The Department of National Defence, which is led by Liberal Minister Harjit Sajjan, admitted that Canada will have to spend more on refits and repairs than it cost to buy the entire fleet in the first place.
Speaking in defence of this use of Canadian’s taxes, Sajjan stated, “The Royal Canadian Navy’s four Victoria-class submarines are one of Canada’s most strategic assets for conducting surveillance of Canadian and international waters.”
“The submarine force’s far-reaching capabilities have also been invaluable in meeting Canada’s international objections and supporting NATO allies, and have been active at sea since 2003.”
In 1995, Jean Chretien’s Liberal government approved the purchase of four British submarines for the price of $750 million. One of these (despite being a vehicle submerged under water) caught fire—killing a Canadian crewman—while the others required expensive maintenance.
There was an emotional moment last night at The Rogers Place in Edmonton. The Oilers were matched up against the Calgary Flames for what is often referred to as the battle of Alberta.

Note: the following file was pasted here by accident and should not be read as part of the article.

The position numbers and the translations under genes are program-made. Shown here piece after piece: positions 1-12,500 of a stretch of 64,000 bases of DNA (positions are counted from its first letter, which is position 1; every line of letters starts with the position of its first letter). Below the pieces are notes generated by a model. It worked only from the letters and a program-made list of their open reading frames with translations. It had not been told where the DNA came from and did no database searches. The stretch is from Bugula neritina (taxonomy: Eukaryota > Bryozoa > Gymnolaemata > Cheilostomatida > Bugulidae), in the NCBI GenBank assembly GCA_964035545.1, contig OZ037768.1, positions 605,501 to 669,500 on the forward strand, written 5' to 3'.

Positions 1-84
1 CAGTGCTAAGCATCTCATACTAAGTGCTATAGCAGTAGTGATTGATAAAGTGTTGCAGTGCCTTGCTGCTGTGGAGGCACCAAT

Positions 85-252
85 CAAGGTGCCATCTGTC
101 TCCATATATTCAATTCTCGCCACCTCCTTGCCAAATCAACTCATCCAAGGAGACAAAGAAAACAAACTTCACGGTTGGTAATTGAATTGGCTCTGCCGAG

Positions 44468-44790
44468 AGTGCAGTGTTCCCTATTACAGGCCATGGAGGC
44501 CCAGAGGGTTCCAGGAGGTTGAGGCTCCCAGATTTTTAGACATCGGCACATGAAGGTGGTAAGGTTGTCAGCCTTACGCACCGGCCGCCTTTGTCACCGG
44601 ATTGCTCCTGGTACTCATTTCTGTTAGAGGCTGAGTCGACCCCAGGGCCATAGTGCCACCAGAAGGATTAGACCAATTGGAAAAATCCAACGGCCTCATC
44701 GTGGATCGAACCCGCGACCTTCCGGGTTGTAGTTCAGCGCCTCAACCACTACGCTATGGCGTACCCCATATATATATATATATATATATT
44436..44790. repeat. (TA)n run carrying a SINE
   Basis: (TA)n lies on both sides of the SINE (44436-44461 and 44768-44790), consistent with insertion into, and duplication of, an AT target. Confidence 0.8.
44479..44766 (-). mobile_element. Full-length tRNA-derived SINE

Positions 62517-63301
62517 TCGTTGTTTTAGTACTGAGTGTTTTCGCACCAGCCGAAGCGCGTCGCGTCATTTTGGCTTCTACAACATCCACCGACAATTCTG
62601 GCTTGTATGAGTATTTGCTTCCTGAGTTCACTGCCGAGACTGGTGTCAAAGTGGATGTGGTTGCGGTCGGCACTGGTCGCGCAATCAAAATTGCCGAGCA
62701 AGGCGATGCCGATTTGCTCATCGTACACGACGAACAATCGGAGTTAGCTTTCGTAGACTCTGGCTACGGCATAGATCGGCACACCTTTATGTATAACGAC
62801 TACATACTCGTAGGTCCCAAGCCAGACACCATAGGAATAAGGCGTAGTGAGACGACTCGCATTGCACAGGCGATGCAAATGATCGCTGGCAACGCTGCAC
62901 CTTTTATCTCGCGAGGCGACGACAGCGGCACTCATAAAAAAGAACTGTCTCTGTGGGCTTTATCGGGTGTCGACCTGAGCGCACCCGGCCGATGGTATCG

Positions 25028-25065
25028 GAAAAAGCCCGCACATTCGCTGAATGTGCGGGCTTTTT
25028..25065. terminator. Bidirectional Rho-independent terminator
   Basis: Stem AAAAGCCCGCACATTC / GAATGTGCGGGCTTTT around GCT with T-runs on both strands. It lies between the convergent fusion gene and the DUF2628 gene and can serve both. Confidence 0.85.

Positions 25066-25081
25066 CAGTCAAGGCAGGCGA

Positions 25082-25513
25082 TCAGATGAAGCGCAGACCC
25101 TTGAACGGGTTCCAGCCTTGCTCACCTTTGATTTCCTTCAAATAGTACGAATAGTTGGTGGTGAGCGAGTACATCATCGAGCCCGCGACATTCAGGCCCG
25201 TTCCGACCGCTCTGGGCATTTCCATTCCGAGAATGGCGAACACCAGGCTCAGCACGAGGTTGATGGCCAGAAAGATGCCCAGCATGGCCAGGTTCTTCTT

This particular night has a special surprise however for the teams and fans alike. Eight-year-old Ryker was called to centre ice for the ceremonial puck drop alongside his dad, Sgt. Ryan Gagne. While the two were posing for a photo op his mom came up and surprised them, coming up from behind where they were facing.
Both of young Ryker’s parents serve in the military and had been deployed over the holidays. Warrant Officer Renee Gauthier had been serving over in the Middle East but managed to surprise both her husband and son for Armed Forces Appreciation night.
Canadians like to think of ourselves as living in a sovereign nation, to the extent that we are in control of our own destiny and make our own decisions.
However, that has become increasingly doubtful.
An important aspect—probably the MOST important aspect—of being a sovereign country is having the ability to defend your own nation.
If you don’t have that, nothing else really matters.
For a country like Canada, having a strongly-equipped armed forces wouldn’t really be much of a challenge, considering our high relative wealth and high level of technology.
And yet, our armed forces are in a state of disrepair.
We have pilot shortages, we have recruitment problems, our air force is flying 40-year-old leftover planes other countries don’t want, our navy is miniscule, and the strategically valuable north is practically undefended.